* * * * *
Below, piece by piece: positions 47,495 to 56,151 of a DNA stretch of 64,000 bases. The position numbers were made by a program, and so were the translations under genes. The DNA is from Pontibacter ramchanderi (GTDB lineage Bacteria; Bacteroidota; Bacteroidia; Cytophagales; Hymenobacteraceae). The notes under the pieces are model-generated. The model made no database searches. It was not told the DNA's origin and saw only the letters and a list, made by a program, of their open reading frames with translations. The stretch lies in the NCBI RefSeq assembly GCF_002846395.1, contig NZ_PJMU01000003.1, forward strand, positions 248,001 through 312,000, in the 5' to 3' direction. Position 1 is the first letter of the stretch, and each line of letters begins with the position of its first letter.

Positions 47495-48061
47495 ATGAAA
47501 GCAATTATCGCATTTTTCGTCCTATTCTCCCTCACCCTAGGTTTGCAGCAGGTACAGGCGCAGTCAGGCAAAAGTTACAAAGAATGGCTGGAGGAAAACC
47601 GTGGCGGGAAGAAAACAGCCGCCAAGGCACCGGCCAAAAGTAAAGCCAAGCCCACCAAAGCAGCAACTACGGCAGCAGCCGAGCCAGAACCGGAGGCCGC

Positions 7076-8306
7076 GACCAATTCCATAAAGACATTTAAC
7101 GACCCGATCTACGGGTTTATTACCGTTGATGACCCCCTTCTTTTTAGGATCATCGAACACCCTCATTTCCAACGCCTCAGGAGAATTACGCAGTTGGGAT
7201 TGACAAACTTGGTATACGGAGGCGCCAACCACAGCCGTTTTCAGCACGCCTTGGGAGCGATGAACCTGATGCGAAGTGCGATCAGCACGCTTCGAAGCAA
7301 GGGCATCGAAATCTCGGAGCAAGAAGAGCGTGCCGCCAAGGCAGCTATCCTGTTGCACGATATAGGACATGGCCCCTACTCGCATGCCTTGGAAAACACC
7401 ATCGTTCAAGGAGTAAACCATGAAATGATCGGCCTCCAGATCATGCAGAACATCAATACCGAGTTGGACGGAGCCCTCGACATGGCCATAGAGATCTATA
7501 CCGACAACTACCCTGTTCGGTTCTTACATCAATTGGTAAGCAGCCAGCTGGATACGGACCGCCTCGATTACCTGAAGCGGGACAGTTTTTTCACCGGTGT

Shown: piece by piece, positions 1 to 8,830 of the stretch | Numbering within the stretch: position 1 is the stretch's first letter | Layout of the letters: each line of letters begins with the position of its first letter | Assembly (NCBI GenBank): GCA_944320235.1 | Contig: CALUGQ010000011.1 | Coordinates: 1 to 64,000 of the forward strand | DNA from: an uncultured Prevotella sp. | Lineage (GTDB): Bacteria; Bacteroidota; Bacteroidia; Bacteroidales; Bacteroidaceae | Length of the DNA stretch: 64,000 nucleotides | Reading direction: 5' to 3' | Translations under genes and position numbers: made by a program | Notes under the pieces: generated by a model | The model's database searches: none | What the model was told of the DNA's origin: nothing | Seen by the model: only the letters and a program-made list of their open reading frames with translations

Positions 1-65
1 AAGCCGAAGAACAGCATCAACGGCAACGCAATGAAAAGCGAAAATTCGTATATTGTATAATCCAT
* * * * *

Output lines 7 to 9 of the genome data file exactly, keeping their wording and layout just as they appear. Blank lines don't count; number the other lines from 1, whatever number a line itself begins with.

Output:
7076 GACCAATTCCATAAAGACATTTAAC
7101 GACCCGATCTACGGGTTTATTACCGTTGATGACCCCCTTCTTTTTAGGATCATCGAACACCCTCATTTCCAACGCCTCAGGAGAATTACGCAGTTGGGAT
7201 TGACAAACTTGGTATACGGAGGCGCCAACCACAGCCGTTTTCAGCACGCCTTGGGAGCGATGAACCTGATGCGAAGTGCGATCAGCACGCTTCGAAGCAA